They stayed abreast of each other's readings

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susanna76

Senior Member
Romanian
Hi there,

In Romanian "readings" can mean "books one reads," among other things (the action of reading, psychic readings, interpretations). In English it rarely means that. How can I rephrase "They stayed abreast of each other's readings" so that I don't use the word "readings" but still keep "each other's"?

Thank you!
 
  • Loob

    Senior Member
    English UK
    Can you give us some context for "They stayed abreast of each other's readings", please, susanna?
     

    susanna76

    Senior Member
    Romanian
    The idea is of two people who keep in touch and update each other regularly on their "readings." Is it OK to use "readings" like that?
     

    susanna76

    Senior Member
    Romanian
    Do you mean they shared reading lists with each other? Did they just know what the other was reading or did they read the same things?
    Exactly. They shared reading lists with each other / knew what the other was reading.
     

    Loob

    Senior Member
    English UK
    So this is something you're writing, susanna, rather than something you've read?
     

    exgerman

    Senior Member
    NYC
    English but my first language was German
    Readings in the plural is most likely to be taken as meaning the advice (reading their fortune) given each of them by their psychic reader-advisers.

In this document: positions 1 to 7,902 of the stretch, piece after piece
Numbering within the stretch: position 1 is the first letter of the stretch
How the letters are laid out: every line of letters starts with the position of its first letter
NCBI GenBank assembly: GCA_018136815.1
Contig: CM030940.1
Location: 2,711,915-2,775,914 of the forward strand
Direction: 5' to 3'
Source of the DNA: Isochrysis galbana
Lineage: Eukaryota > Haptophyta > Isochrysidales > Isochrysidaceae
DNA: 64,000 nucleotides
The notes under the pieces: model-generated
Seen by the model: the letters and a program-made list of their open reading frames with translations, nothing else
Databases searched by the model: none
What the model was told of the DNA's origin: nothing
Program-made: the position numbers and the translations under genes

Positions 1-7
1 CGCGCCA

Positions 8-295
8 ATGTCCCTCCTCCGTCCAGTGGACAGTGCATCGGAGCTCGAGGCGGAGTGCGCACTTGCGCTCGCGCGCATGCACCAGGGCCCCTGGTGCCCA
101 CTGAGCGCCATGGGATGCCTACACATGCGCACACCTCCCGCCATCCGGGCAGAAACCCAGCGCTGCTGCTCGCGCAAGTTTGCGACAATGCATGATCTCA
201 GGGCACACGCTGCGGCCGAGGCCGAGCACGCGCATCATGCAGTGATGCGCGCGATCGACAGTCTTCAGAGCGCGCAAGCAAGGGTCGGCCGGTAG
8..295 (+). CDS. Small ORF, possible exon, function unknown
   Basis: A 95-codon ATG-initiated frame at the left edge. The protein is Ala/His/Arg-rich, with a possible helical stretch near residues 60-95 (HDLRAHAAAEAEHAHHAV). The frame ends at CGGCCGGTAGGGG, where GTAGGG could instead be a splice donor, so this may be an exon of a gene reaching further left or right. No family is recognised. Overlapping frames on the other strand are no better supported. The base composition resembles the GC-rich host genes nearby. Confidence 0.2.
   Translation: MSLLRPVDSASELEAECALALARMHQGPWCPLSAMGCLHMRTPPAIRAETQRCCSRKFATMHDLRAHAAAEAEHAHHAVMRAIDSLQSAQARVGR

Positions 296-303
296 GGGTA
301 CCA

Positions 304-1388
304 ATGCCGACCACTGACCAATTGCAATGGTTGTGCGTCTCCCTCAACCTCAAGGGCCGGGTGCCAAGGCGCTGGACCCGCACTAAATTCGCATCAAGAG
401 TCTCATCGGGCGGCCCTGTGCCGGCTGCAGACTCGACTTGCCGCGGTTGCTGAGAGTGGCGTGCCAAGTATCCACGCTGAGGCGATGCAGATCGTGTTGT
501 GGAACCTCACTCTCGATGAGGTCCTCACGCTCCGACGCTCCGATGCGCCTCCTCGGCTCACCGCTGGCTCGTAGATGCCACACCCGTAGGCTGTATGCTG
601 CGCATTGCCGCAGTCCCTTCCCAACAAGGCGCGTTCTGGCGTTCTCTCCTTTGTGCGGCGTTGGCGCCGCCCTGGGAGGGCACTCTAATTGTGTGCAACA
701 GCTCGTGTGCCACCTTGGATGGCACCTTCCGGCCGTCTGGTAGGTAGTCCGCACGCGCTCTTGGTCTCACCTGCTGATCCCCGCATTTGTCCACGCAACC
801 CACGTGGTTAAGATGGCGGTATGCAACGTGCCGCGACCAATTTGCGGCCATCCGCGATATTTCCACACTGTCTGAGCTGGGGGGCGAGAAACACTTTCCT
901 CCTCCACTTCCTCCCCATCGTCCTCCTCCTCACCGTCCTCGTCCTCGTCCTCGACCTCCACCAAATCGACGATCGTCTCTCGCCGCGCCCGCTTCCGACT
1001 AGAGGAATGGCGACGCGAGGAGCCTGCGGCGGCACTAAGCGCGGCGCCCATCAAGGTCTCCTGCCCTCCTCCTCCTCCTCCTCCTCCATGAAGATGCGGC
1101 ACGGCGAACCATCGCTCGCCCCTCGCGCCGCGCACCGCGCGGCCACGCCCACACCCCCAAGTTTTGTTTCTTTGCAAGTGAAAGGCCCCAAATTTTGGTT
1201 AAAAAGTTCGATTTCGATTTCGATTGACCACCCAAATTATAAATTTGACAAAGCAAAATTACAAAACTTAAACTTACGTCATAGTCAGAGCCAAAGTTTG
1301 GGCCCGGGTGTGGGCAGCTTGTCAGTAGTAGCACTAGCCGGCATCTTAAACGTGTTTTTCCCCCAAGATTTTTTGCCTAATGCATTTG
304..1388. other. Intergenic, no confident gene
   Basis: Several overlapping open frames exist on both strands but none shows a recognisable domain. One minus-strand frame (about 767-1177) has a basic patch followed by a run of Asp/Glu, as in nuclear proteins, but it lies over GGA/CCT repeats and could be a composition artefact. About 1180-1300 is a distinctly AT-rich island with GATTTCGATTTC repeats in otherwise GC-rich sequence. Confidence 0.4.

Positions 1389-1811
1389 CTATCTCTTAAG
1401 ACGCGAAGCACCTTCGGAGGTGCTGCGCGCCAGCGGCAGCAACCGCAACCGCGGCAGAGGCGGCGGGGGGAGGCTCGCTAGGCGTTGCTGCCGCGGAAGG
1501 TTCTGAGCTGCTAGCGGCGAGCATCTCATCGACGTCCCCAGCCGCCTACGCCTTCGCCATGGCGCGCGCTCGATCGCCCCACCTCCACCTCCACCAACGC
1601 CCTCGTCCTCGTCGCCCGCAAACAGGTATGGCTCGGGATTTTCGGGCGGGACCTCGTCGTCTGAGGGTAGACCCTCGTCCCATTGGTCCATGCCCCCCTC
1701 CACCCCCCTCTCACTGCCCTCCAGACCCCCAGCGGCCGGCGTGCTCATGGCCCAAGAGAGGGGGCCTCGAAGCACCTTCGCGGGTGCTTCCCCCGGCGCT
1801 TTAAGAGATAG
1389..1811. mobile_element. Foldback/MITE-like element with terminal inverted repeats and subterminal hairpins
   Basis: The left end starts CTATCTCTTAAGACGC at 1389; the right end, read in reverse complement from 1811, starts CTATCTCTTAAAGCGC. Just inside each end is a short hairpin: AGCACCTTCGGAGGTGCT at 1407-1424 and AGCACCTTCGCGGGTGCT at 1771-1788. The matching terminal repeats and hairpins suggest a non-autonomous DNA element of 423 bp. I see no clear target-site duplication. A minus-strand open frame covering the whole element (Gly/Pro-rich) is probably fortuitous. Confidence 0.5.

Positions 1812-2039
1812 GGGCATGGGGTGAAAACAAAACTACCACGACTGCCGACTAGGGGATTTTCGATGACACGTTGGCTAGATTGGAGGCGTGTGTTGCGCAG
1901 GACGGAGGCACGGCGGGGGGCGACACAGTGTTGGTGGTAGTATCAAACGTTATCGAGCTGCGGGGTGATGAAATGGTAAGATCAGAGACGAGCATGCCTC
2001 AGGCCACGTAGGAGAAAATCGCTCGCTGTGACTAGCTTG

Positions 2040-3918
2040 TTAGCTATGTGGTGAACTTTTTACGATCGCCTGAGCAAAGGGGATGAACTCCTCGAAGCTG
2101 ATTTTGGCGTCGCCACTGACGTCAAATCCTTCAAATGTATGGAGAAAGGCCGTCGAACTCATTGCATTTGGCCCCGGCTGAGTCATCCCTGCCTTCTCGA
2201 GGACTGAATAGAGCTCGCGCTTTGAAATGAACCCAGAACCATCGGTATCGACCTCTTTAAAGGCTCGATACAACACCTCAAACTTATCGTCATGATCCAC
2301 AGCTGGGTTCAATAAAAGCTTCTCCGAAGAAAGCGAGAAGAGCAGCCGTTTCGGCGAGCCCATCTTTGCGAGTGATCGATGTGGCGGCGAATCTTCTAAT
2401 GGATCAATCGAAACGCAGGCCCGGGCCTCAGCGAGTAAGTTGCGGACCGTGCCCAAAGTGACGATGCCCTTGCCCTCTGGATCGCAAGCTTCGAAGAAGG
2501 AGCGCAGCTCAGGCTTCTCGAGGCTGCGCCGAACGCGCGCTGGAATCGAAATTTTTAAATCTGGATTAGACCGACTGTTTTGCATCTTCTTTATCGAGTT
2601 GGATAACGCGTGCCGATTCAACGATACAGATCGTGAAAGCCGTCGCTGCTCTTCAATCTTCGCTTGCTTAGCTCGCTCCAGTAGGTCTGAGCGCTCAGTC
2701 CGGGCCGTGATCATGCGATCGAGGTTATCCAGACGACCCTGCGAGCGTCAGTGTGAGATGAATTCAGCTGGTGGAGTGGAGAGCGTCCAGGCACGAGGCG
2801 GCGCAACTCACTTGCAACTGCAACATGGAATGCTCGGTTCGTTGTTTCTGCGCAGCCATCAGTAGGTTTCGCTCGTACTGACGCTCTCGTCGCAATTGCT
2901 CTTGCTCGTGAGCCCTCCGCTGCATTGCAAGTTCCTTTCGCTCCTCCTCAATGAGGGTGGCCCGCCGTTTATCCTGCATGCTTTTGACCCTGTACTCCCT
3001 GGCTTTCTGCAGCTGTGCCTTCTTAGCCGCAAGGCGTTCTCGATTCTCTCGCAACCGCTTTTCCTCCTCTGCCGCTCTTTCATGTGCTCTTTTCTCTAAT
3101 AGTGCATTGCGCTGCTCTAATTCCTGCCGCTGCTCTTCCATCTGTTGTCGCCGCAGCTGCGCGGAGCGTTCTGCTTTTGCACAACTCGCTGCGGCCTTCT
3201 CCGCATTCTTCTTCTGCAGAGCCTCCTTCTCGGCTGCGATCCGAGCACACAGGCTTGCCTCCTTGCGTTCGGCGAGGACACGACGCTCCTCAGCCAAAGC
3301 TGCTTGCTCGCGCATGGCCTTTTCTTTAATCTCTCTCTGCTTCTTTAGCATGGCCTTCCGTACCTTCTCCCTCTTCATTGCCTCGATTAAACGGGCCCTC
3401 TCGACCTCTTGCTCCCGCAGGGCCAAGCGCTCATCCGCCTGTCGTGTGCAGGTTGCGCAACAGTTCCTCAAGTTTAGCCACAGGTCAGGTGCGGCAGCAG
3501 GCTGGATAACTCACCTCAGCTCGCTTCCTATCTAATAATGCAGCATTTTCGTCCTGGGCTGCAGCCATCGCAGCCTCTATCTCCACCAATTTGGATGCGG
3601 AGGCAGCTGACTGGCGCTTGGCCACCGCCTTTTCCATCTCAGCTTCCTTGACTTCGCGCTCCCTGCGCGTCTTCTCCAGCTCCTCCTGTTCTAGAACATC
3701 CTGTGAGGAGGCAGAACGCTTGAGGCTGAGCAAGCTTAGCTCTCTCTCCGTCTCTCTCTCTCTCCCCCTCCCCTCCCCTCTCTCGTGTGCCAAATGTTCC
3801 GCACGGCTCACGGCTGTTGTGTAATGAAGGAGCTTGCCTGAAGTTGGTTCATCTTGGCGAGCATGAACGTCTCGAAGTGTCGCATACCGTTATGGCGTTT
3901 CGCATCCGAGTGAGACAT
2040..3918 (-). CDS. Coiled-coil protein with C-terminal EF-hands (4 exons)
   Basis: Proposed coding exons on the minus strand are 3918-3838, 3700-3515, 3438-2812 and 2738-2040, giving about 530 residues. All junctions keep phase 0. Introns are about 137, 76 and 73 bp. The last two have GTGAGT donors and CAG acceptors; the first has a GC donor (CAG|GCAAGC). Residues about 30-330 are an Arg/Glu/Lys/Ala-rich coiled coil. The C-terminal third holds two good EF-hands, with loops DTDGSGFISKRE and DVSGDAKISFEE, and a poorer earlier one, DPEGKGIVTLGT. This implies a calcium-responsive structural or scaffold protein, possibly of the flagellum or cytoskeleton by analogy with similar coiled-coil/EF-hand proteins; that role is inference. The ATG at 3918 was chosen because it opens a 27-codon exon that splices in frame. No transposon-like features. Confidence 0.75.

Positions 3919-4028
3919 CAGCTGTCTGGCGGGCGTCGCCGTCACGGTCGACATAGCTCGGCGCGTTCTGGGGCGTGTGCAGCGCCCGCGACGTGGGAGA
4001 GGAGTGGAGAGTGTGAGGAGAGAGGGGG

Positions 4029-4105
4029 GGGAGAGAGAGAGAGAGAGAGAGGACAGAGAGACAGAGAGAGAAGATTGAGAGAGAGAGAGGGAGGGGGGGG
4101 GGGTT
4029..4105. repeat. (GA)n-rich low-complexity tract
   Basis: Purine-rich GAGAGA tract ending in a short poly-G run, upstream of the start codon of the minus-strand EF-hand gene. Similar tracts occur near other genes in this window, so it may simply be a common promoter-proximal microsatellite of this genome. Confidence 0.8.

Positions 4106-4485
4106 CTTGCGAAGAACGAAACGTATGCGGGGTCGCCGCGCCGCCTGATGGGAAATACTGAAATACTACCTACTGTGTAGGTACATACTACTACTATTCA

If you want it to mean "what they were reading", you have to say "what they were reading".
     

    susanna76

    Senior Member
    Romanian
    Yes, it's something I'm trying to express in English, and I don't really know how. It works in Romanian and Spanish, but not in English. And I became puzzled by it, wondering if I can avoid the more verbose "what they were reading."
     

    se16teddy

    Senior Member
    English - England
    We sometimes refer to what we read as reading (My reading has been quite wide-ranging this year) but the word is uncountable so it is never readings in this sense.

    Moreover, the word reading has many other senses too, for example relating to how well one reads (Little Johnny's reading has improved this year), so the context has to make it abundantly clear what sense is meant.
     
    Last edited:

    Loob

    Senior Member
    English UK
    It's hard to think of something which doesn't sound "literary", susanna. I think I'd say "Each of them kept in touch with what the other was reading".
     

    susanna76

    Senior Member
    Romanian
    Yeah, there doesn't seem to be an easy way to say this. Someone in the Spanish-English forum suggested I say "exchanged opinions about what they were reading" even though I didn't refer explicitly to this aspect of the communication, so I think I'll go with that.
    se16teddy: Yes, I see what you're saying. It's a good point.
    Thank you all!
     

    PaulQ

    Senior Member
    UK
    English - England
    I agree with teddy. BBC Radio 4 has a book programme called, "Open Book". There is a section called "Reading Clinic" - this does not concern reading ability but the type of book to be read i.e., as susanna describes, "reading matter".
     

    Sun14

    Senior Member
    Chinese
    We sometimes refer to what we read as reading (My reading has been quite wide-ranging this year) but the word is uncountable so it is never readings in this sense.

    Moreover, the word reading has many other senses too, for example relating to how well one reads (Little Johnny's reading has improved this year), so the context has to make it abundantly clear what sense is meant.
    Is "reading" uncountable? I do see someone with "s" added. I was confused by its single and plural form. Would you give me some advice?
     
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